Exchange Traded Funds

Exchange Traded Funds

See Also:
Currency Exchange Rates
Currency Swap
Transaction Exposure
Hedging Risk
Hedge Funds

Exchange Traded Funds (EFTs)

What are exchange traded funds? What are EFTs? Exchange traded funds, or ETFs, are securities that resemble mutual funds but trade like stocks. Essentially, an exchange-traded fund is a portfolio of securities that trades like a single security. ETFs have been trading in the U.S. since 1993.
ETF securities often track a major market index, such as the Dow Jones Industrial Average or the S&P 500, or an index that represents a certain sector or industry. For example, investors can buy ETFs that represent basic materials companies, utility companies, or financial service companies. ETFs also exist that represent commodities, such as oil, gold, or other assets. By design, the price movements of the exchange-traded funds fluctuate with the price movements of the underlying asset or index.
The creation unit feature, which allows large institutional investors to swap shares of the exchange traded fund for blocks of the underlying assets, acts as an arbitrage mechanism that serves to keep the value of the exchange traded fund equal to the value of the underlying securities.

ETF Investing

Exchange traded funds offer the diversification of a broad basket of securities, such as that of a mutual fund or index fund, and the flexibility and liquidity of a share of stock. ETF investing also has several other benefits when compared to mutual funds or even individual shares of stock, including low expenses and tax benefits.
Unlike mutual funds, which are priced at the end of the day according to net asset value, the price of an exchange-traded fund fluctuates throughout the day as traders buy and sell shares. The fees and expenses associated with an exchange traded fund are less than those associated with a mutual fund, and ETFs are much more liquid than mutual funds. With an ETF, traders can buy and sell shares of the fund throughout the trading day.
Like shares of stock, exchange traded funds can be sold short, traded on margin, and bought in quantities as little as a single share. The dealer or broker commission paid on an exchange-traded fund purchase is similar to that of a common stock purchase. And for tax purposes, an ETF investor incurs capital gains taxes only when he sells his shares. Or they incur capital gains taxes when the ETF changes to better reflect the underlying index or assets.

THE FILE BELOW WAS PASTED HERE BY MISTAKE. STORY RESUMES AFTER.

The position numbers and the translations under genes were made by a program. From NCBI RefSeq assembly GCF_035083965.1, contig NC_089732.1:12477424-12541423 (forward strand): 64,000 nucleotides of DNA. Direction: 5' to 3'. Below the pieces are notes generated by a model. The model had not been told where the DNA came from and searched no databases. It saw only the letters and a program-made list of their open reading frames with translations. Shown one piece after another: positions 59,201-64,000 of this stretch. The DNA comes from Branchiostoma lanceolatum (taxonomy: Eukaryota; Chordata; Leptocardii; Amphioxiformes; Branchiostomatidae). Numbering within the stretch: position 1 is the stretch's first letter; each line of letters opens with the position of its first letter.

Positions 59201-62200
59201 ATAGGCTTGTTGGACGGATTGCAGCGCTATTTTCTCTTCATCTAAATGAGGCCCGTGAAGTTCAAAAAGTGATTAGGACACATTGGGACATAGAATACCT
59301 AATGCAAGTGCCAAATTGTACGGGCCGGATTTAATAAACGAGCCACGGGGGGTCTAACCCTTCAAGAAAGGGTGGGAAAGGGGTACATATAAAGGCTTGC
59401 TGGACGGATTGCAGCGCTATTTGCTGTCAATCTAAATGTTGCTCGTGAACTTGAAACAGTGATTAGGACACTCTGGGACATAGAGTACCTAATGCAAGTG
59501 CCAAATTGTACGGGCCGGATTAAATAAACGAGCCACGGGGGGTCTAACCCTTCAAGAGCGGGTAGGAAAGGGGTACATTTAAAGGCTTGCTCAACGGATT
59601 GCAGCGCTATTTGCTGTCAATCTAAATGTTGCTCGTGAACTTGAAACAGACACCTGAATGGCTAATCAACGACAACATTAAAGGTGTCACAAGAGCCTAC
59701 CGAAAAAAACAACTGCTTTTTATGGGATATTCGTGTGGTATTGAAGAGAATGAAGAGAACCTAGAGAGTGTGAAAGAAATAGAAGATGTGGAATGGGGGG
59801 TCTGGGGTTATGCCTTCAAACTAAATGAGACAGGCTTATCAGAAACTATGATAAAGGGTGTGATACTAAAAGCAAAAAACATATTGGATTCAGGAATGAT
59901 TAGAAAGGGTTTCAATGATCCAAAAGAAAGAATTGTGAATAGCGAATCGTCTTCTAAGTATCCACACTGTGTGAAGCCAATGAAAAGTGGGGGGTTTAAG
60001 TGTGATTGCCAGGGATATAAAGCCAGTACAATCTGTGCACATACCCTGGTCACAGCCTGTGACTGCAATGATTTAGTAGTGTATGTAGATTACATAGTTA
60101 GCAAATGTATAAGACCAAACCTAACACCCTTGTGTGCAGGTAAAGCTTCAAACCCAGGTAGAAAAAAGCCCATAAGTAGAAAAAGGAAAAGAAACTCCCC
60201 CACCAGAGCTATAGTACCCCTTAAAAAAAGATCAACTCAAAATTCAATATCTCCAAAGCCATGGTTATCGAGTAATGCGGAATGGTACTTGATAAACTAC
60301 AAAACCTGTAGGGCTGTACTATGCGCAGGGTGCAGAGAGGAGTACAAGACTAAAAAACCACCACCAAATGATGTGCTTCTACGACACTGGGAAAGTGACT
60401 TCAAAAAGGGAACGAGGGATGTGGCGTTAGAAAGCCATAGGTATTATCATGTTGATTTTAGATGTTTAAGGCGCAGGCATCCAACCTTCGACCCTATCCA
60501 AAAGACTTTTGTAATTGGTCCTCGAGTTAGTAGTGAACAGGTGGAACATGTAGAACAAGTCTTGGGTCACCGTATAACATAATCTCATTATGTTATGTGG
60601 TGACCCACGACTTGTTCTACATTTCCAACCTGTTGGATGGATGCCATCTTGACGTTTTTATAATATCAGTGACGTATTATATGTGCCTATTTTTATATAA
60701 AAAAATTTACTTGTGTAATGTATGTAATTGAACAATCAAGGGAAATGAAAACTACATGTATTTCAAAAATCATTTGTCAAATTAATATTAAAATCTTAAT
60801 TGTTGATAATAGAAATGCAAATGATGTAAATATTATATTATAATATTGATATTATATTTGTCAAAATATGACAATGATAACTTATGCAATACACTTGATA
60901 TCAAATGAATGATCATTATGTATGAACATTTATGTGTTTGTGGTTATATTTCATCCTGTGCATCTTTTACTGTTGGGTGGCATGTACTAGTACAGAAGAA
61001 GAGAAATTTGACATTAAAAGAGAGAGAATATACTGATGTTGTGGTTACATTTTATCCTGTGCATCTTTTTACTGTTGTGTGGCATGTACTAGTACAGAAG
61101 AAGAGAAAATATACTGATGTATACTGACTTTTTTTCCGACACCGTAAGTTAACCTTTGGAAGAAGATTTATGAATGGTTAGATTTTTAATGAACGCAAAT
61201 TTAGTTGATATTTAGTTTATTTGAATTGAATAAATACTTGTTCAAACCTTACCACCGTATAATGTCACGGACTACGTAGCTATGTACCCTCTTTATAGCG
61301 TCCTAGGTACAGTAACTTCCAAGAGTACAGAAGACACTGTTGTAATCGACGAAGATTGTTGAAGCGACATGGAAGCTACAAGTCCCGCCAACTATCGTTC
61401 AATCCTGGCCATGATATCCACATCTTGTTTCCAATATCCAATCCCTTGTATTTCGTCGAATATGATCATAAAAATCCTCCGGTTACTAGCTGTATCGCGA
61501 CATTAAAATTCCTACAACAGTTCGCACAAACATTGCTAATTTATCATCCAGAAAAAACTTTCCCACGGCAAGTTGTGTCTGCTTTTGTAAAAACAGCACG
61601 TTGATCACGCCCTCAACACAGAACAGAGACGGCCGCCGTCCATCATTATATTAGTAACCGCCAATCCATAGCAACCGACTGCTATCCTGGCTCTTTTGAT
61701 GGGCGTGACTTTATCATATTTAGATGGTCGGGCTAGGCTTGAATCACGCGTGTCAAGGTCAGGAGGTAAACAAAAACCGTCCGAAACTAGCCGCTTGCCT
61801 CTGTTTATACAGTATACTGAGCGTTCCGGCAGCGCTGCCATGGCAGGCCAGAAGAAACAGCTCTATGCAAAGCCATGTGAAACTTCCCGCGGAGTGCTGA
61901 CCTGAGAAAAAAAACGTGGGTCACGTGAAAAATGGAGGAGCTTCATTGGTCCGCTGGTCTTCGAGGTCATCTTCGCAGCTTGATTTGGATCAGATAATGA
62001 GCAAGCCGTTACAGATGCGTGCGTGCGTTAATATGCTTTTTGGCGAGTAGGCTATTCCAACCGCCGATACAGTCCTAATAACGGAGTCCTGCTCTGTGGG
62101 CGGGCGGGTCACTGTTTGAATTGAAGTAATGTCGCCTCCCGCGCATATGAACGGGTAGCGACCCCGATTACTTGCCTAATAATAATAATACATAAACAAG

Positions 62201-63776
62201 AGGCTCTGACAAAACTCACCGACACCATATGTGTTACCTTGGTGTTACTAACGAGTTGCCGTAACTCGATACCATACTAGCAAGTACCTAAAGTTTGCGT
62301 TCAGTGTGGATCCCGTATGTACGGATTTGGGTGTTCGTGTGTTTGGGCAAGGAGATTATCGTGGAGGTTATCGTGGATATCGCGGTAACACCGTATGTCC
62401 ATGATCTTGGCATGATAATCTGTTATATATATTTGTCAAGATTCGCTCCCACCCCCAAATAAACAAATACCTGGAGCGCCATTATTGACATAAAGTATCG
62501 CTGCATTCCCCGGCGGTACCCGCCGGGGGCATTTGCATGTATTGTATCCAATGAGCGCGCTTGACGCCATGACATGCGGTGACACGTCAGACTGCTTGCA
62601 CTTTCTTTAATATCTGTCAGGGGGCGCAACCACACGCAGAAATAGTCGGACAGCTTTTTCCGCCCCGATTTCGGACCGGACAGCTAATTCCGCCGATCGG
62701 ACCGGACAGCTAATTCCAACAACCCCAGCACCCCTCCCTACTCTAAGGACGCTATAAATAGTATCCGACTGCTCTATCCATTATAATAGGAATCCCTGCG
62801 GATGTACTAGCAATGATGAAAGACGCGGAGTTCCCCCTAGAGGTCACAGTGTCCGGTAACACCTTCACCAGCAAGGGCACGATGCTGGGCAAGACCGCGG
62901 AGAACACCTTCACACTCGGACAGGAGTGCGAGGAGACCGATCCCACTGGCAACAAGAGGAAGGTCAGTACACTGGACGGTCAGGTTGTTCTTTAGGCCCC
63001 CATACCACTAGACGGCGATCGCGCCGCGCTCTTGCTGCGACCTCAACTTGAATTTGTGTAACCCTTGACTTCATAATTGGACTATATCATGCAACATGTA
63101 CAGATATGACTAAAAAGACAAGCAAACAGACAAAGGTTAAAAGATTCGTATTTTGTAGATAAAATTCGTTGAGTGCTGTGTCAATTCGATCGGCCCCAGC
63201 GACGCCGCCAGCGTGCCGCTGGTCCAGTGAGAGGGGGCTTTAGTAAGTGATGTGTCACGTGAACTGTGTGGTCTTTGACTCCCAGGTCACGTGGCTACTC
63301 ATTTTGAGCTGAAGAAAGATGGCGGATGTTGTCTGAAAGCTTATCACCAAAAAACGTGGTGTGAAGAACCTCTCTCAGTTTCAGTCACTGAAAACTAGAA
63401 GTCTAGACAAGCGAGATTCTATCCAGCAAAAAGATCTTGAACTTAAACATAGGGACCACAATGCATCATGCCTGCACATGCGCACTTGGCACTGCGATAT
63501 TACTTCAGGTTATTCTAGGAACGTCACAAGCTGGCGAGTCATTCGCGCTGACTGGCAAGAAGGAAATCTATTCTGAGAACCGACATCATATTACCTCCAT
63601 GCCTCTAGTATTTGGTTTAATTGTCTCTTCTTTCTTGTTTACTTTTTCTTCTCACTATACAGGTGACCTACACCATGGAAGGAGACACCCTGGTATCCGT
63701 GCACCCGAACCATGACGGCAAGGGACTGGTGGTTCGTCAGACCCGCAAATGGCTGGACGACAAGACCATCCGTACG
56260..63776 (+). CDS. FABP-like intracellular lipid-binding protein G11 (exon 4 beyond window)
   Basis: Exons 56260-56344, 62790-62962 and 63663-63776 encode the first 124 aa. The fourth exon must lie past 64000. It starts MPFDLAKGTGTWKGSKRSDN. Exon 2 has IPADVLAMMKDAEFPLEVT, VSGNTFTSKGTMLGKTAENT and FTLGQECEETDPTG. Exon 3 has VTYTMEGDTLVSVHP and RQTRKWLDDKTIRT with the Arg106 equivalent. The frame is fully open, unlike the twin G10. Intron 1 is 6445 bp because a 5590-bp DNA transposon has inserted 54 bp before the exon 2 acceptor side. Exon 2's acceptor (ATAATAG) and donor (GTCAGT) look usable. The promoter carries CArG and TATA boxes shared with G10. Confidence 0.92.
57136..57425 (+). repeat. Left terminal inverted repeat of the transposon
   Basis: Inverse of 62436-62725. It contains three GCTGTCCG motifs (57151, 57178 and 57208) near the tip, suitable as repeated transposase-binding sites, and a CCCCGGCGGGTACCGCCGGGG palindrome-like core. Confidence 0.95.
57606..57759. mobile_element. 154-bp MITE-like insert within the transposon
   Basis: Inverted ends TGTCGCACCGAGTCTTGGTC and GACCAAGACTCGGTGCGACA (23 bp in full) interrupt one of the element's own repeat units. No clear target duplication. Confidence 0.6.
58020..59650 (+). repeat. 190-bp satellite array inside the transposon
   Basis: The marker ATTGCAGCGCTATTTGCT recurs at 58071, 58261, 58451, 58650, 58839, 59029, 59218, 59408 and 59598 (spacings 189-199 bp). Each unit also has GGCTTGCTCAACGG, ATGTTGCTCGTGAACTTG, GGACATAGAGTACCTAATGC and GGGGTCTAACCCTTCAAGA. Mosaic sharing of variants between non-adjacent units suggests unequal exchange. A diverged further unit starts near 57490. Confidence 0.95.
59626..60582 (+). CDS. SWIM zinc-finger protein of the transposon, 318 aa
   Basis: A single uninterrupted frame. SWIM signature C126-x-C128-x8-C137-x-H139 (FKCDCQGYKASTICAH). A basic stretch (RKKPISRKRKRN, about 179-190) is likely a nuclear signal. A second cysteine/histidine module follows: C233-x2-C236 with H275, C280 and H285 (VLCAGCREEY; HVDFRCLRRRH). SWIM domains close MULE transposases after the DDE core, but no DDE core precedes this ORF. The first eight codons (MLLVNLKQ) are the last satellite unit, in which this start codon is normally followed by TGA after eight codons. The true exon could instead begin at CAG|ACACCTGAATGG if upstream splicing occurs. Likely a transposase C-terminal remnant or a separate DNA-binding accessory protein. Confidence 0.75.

ETF Connect

ETF connect is a good website for ETF information: www.etfconnect.com.
exchange traded funds

ARTICLES YOU MIGHT LIKE

The Struggles of Private Company Accounting

Hiring the right accountant  When I meet a business owner operating at a successful $10 million in revenue, they often mention, “My CPA”… I immediately know that CEO/Entrepreneur is referring to their Tax CPA.  That is because one thing that all Entrepreneurs have in common is that they must file a tax return.  So, from

Read More »

IN CRISIS? GET A STRATEGIC CFO! – CEO Blindspots Podcast

Friend of the firm, Birgit Kamps, recently had Strategic CFO President, Dan Corredor, as a guest on her podcast, CEO Blindspots. CEO BLINDSPOTS HOST: Birgit Kamps. She was speaking five languages by the age of 10, and lived in five countries with her Dutch parents prior to becoming an American citizen. Birgit’s professional experience includes starting

Read More »

SHRM calls ICHRA the 401K for Group Health Benefits

Fed-up with group health insurance? ICHRA is the new way to offer great health benefits and avoid ACA penalties, SHRM calls it the 401K for group health benefits.  In 2020 the Department of Labor, HHS and IRS changed the rules for employer health benefits. They changed the Affordable Care Act mandates and penalties for every

Read More »

JOIN OUR NEXT SERIES

Financial Leadership Workshop

MARCH 28TH-31ST 2022

SHARE THIS ARTICLE

JOIN THE NEXT STRATEGIC CFO™ SERIES

Strategic CFO™ Financial Leadership Workshop
The Art of the CFO®

Days
Hours
Min
Sec

September 12-15th 2022